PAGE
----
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Recursive Techniques in Programming
D. W. Barron

Published by American Elsevier/NY in 1975

A Book Review by Bobby Matherne ©2001


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In the evolution of consciousness of this one-time computer programmer, I had to own up to the fact that I knew nothing about recursion. I had avoided it like an envelope of anthrax bacteria. The author rightly points out that if computers had existed in the Middle Ages, some programmers (who never thought about recursion) would have likely burned others (those who used recursion all the time) at the stake. What's the big deal about recursion? Well, it's a little like the bootstrap paradox: to get the first program into a computer, you need to load it with the program loader, which is a program itself. So, how does the program loader get into the computer? The feat is seemingly impossible, and yet every time we re-boot our computer we solve that problem, or rather someone has already solved it for us and all we have to do is push a button or so. Recursion is like that - we push a button or call a function and something magical seems to happen all by itself.

To solve the problem of computing the factorial of 3, all we have to do is to multiply 3 times the factorial of 2 which can be calculated by multiplying 2 times the factorial of 1. If you have recursive functions available, the simple solution is F(n) = n*F(n-1), and this will work for all positive values of the integer n. How are we to understand this?

[page 11] . . . if the whole program is represented by a single function, how is one to achieve any sort of repetition? The answer is, by using recursion; recursion is to functional programs what repetition is to command programs. For example, evaluating factorial (3) according to a recursive definition involves calculating factorial (2) which in turn involves calculating factorial (1), so that the repeated invoking of the definition achieves the desired repetition.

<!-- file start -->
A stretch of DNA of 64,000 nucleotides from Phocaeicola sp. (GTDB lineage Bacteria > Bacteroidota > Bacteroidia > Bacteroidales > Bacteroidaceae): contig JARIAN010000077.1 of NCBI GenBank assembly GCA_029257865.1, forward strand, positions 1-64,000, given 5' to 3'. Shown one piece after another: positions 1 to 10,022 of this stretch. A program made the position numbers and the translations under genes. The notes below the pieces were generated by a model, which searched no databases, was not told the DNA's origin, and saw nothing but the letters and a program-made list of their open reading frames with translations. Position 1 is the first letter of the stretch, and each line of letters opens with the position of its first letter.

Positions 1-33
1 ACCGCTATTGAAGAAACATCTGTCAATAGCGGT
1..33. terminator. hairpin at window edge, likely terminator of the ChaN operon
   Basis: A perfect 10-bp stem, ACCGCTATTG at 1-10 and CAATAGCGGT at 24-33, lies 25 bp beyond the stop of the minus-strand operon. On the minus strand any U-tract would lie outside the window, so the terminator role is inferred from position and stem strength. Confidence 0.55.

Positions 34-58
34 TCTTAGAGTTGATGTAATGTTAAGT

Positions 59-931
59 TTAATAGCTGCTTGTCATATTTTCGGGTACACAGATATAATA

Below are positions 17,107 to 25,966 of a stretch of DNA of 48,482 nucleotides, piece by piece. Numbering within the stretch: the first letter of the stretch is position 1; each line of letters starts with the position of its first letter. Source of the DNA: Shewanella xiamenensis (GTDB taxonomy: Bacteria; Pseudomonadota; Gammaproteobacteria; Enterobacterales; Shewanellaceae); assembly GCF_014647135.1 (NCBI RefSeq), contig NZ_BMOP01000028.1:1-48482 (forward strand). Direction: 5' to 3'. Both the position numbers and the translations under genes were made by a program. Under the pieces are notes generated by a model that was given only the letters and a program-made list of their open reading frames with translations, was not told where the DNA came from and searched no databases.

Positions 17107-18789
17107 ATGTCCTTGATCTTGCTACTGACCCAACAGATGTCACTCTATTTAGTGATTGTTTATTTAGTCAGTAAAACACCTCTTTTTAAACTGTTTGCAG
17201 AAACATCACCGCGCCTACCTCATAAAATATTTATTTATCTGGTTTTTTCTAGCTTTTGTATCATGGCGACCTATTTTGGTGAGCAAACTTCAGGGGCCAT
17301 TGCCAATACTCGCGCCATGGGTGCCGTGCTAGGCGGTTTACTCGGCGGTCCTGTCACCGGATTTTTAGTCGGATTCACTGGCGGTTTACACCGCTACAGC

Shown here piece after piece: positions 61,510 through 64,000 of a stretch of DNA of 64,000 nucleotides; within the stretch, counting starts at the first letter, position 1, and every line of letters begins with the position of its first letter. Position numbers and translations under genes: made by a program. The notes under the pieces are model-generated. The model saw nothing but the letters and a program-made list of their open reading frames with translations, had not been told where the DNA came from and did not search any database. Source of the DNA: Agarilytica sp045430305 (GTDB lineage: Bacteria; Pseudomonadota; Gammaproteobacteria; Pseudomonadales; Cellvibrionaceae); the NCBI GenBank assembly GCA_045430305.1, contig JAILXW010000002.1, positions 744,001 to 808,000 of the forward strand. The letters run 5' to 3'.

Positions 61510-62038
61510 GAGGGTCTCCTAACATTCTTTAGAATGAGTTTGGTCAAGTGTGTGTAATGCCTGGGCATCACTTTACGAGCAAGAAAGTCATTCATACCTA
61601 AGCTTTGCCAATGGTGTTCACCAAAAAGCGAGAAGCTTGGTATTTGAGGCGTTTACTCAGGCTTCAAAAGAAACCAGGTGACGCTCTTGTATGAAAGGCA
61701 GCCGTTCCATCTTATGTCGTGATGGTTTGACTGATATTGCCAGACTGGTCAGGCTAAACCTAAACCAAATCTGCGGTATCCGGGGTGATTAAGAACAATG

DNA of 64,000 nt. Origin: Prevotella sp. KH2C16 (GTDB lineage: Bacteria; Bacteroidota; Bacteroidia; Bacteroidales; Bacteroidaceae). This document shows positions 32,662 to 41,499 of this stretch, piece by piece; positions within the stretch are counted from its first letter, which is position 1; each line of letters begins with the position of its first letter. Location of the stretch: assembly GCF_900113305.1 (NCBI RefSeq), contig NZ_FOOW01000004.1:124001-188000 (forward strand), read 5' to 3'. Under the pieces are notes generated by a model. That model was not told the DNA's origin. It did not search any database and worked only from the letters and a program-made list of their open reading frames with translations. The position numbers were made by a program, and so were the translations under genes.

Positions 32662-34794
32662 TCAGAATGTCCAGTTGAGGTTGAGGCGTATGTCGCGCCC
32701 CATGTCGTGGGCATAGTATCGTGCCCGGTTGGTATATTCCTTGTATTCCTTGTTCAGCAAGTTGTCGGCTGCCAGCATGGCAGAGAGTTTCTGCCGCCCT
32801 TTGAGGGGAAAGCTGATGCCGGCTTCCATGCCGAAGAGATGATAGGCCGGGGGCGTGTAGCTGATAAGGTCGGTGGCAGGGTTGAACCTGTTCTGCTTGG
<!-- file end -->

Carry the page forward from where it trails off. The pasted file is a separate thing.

Fine. Made very little sense to me at first. I was raised programming with Do Loops where I would repeat the desired instructions n times. But in recursive programming, the looping is implied and thus not visible to the programmer. Plus you need to have a stack to store the intermediate results during the implied looping. Fortunately or unfortunately for me, when I went to the Foxboro Company, their Fortran compiler had recursion as an option, so I had to learn how to use that as a technique. It was quite a stretch for me, but came in handy many times. This book came into my library as a result of my need to learn to apply recursive programming techniques and to understand them.

The author says that, "Recursive techniques play a great part in systems which aim to simulate human thinking - the field sometimes called 'artificial intelligence'." He gives as an example the General Problem Solver of Newell, Shaw and Simon. Imagine you wanted a way to change object a into object b. Now define three processes:

Transformation of object a into object b may be described as:

To reduce a difference:

To apply an operator to d:

Whether or not you understand all of the steps above, it's easy to inspect the italicized words to find that each of the three steps call one of the other two steps to be performed. Thus, you are presented with a set of three nested and recursive routines that call each other continually until the object a is transformed into object b.

The author leaves us an important caveat about the use of recursive programming and I'll close this review with that. Good maintainable program code is much more desirable than tricky, but obscure coding techniques.

[page 13] The indiscriminate use of recursion is certainly not to be reommended. The programmer must weigh the benefit of a simple program, more easily written, against the extra running time and the possibility of trouble in debugging.

When you are unsure about the use of recursive code, the best recourse is follow this simple advice: "When in doubt, leave it out."


Any questions about this review, Contact: Bobby Matherne


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